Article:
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Good Bye Is Never Easy… 2

Next Saturday I will be somewhere in Pennsylvania. I am taking a late flight out on Friday evening and on Saturday morning I get to finally meet my new love face to face when he picks me up at the airport.

We have talked about this moment a bit–neither of us is sure how we will react when we finally get to gaze into each other’s eyes…  Are we going to cry? Laugh? Faint?! Just give each other a big hug? Any and all reactions are possible. We are both emotional people so no telling what we will do. I just know I am very ready to take this next step into my new life.

However with all new beginnings comes endings as well, and the hardest of these is good-bye.

I don’t do good-bye well. I never have. Whether it is a final good-bye to a loved one or beloved pet or just a “farewell–see you later” to a friend or family member who is moving away, I don’t handle it as well as I would like to think I should.  I begin to think of all the memories I have shared with this person and I am saddened that that time is now over.  New times will start  but those old times are in the past and I can’t bring them back.

I am beginning to come to grips with the divorce. Today I am going to start emptying out the buffet the ex says he would like to keep. I have no emotional connection to it but its the first piece of furniture to go and the reality of our situation is sinking in. Soon there will come a day when I come home from work and  I will sit and listen for his car to drive up into the driveway and suddenly realize he isn’t coming home any more. and I am not sure how I will feel about that. 30 years is a long time to be with someone and it doesn’t just go away over night.  I suppose it doesn’t help that we are not getting divorced because we hate each other. We are still friends and truly have no animosity towards one another. So it hurts a bit and it makes me sad even as I look forward to a new life and new adventures.

When my youngest daughter left for college I cried. She was only an hour and a half away but it was still hard to drive away from her dorm that last time and realize I would not see her every day. Talking on the phone just doesn’t do it after a while. I would make up excuses to go see her whenever I could afford it. I’m sure she knew I was making excuses but she always was happy to see me!

So now I must go through a new good-bye. Good-bye to 30 years of memories. Many great memories, some not so great, but each one important to who I have become today. Only after I have put away the old can I truly embrace the new. I am looking forward to making new memories that are special and different.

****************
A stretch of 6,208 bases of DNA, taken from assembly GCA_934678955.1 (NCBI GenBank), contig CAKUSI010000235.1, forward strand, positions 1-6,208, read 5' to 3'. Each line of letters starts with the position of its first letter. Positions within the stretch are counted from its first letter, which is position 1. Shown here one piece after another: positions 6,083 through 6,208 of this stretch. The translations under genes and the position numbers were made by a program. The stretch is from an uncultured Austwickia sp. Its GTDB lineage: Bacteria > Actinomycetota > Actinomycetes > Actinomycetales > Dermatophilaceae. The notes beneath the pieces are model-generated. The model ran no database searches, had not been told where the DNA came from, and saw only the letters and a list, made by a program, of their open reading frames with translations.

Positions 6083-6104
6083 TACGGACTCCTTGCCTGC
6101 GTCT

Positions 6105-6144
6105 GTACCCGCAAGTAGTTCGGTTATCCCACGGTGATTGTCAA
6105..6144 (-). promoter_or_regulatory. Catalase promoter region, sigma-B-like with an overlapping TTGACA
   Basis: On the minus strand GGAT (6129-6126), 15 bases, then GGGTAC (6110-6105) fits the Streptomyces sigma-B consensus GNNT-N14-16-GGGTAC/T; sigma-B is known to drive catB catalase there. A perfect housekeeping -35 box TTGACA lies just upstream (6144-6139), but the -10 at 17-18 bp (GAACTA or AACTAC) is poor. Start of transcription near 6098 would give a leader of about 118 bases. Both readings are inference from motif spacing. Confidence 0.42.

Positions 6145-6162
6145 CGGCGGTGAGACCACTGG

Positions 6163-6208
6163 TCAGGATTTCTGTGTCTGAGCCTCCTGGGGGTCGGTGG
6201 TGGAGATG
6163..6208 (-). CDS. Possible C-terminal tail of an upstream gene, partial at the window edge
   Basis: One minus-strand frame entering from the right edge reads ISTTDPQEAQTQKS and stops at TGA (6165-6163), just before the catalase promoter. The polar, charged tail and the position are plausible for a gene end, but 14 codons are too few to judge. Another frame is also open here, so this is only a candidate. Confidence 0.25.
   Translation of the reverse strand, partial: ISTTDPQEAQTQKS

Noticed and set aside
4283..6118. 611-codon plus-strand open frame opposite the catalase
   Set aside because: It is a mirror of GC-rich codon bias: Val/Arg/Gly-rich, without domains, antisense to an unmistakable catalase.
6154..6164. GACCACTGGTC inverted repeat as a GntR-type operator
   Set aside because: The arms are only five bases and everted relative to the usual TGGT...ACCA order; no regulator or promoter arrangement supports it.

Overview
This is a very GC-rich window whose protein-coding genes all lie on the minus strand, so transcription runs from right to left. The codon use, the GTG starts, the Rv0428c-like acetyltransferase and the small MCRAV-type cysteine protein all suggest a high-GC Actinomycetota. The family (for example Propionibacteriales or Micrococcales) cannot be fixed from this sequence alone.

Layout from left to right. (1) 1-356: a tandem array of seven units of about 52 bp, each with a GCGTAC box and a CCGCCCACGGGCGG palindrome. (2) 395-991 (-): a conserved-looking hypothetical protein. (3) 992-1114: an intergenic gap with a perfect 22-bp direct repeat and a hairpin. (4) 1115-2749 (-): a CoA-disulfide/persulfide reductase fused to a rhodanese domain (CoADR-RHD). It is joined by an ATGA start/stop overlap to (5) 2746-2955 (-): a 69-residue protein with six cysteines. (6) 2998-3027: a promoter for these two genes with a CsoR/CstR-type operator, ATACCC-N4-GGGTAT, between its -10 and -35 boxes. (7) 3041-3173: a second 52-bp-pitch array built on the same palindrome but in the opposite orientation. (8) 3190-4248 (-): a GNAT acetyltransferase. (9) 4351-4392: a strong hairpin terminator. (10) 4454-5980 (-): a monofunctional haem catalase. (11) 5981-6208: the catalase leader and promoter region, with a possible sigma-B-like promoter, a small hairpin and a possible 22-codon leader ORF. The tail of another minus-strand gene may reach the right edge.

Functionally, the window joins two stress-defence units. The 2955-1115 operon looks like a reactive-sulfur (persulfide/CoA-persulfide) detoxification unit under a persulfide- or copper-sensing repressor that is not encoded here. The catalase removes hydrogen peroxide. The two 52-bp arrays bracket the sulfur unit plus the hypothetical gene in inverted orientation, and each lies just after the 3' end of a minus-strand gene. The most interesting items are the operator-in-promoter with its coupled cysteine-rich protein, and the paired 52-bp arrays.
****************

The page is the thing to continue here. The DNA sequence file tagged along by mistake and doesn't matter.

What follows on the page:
How do you deal with good-bye? Do you cry? Smile through your tears? Pretend it doesn’t bother you? Look for the silver lining? I would be interested in your thoughts. Especially if you have gone through a divorce. Any tips for dealing with the emotions will be appreciated. Emotions I really didn’t think I would have but apparently I do…  Mostly I’m sad I think to see it end. Not sad or regretting my choice. Just sad that a relationship I valued and cherished is changing and I am not sure if it will survive the change. But change can be good so will be trying to make sure its done right.

Off I go. Time to start making that change. Time to start saying good-bye.


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Cosplay Every Day 0

There’s something about October.
At least this October…

My family and I began the month at the Cincinnati Comic Expo. Dressed as we were in jeans and t-shirts, I felt decidedly underdone. We were surrounded by hundreds of cosplayers–folks dressed up as superheroes and villains from their favorite comic universes. I saw women dressed as sexy jokers. I saw a couple cat-men. We even attended the costume contest and watched as people who have clearly invested hundreds of hours and hundreds of dollars building themselves into transformers and Jedi knights competed for $25 gift cards (and, of course, bragging rights). And as for corsets? Well, any costume can (and per my husband, probably should) have a corset.